HBR Blog on When you Can’t Innovate, Copy makes me question the Innovate Vs Copy debate. Innovate would mean innovating ab initio and copy can mean copy as such or adapt an innovation elsewhere to suit your needs. Now these two are not necessarily mutually exclusive. In different situations you would need different approaches. So the question should be prased as when should you innovate and when should you look for success stories outside your eco-system and adapt them to your system.
More often than not, the so called game changing innovations should be done in house, from scratch and probably be used to change the paradigm in your favor. This kind of a project may even need confidentiality.
Copying or adapting outside innovations can have two drivers. First is environment driven, when you really do not have a choice. If the whole world is changing you have to change to remain competitive. For example a toll free number that works only with a national telecom operator will not work and must be changed to a mobile number given the relative tele-density of the two. This is not a change that you can ignore as the environment has changed, so you must adopt. Second is when you need to change and need ideas for that, or when you have a challenge that does not really seem unique and you want to see what others did to handle it or when you come face to face with an interesting idea and you think it can help you improve your system as well.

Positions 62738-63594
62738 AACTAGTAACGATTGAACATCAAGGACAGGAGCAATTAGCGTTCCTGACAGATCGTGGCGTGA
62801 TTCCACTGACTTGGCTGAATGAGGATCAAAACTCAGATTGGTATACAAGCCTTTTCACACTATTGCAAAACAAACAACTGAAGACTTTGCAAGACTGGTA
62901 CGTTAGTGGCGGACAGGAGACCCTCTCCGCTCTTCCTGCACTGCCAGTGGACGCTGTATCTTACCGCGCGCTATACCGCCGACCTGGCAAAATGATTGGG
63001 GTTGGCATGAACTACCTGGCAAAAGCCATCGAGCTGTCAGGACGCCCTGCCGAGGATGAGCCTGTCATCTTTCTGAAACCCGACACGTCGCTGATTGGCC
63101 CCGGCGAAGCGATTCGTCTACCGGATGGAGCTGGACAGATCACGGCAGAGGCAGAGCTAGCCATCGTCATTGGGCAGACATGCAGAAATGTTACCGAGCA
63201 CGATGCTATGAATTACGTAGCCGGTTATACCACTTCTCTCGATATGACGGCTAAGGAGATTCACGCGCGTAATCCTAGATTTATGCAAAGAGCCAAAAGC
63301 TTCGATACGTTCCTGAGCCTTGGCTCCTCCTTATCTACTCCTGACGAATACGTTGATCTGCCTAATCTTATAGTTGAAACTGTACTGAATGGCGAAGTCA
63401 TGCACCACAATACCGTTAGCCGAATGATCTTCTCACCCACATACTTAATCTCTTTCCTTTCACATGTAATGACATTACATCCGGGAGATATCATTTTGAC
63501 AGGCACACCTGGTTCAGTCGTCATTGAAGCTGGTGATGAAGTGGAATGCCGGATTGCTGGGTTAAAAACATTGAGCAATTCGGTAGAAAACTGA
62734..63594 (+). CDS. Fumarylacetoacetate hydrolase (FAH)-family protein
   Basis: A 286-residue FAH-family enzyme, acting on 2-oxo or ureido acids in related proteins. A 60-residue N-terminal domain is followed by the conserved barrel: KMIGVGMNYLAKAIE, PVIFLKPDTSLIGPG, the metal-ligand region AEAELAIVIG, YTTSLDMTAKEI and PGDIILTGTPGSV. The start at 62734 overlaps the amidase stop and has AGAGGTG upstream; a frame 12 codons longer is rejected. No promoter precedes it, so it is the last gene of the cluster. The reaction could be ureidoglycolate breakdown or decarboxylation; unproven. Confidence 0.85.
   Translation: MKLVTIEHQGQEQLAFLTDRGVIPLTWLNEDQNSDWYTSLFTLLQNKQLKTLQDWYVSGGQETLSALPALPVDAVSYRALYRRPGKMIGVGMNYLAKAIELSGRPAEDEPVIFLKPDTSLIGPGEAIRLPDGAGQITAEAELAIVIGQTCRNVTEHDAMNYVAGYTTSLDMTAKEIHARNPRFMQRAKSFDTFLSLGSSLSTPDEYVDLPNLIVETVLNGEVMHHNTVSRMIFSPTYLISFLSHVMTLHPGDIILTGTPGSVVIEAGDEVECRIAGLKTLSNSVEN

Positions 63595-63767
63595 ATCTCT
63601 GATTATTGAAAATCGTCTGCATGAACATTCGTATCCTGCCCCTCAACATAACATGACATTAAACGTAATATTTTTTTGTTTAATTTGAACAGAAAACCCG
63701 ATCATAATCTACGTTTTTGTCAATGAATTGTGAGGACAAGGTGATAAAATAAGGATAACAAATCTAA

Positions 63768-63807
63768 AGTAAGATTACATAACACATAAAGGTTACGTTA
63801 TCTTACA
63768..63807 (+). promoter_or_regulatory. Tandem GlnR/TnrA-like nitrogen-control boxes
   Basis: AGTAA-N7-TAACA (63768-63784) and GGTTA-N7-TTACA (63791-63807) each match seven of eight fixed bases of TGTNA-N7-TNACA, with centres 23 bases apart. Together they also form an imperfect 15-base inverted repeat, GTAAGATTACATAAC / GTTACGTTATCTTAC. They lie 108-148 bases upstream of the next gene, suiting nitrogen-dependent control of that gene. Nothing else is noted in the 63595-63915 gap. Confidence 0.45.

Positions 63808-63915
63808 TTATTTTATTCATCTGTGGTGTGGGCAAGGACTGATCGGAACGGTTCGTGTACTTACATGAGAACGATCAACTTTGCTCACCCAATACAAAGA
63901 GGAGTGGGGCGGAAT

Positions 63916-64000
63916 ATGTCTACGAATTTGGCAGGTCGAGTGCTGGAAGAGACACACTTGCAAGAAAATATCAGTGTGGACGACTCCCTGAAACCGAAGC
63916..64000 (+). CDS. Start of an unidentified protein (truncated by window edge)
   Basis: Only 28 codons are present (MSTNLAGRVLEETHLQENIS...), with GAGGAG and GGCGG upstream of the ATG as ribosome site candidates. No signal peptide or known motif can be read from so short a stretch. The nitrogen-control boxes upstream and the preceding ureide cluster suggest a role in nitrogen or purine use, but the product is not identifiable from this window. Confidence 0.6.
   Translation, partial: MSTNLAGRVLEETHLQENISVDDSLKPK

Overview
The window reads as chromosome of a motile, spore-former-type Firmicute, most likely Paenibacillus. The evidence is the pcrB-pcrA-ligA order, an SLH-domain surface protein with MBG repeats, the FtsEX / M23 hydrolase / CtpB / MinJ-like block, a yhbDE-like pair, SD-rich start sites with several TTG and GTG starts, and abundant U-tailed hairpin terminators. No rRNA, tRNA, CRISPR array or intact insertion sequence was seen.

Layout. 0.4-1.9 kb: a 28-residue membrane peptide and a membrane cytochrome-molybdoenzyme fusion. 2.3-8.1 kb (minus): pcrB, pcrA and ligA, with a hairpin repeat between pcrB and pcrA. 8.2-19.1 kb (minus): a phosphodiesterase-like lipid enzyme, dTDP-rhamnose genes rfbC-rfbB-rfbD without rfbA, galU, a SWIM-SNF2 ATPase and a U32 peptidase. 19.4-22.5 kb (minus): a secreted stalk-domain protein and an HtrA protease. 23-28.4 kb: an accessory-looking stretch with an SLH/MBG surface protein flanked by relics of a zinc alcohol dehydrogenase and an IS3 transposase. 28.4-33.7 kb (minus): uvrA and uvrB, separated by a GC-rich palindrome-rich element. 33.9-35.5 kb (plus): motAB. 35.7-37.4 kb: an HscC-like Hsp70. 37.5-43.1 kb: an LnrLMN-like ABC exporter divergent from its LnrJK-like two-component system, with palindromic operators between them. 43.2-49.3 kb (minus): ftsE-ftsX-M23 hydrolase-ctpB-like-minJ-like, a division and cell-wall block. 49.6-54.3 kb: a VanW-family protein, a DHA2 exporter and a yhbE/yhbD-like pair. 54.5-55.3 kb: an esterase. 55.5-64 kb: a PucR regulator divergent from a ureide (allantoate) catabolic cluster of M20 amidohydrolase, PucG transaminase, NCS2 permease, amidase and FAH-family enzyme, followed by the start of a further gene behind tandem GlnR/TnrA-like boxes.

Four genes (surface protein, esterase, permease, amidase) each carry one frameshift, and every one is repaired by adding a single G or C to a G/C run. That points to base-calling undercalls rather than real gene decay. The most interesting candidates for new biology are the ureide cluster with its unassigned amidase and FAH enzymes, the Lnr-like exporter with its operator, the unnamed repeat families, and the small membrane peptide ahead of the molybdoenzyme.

In the Ego system, yes, I mean Ego and not Eco, copying may seem down there and innovating the real thing that you can be proud of, but practically speaking, you need to be working on both and you may have more instances of copying than real innovations as there are so many innovations around that can simply be picked up for short to medium term business benefits. Copying or adapting is not always bad. In fact the whole concept of intersectional innovation is based on picking up ideas from other eco-systems and adapting them to your systems.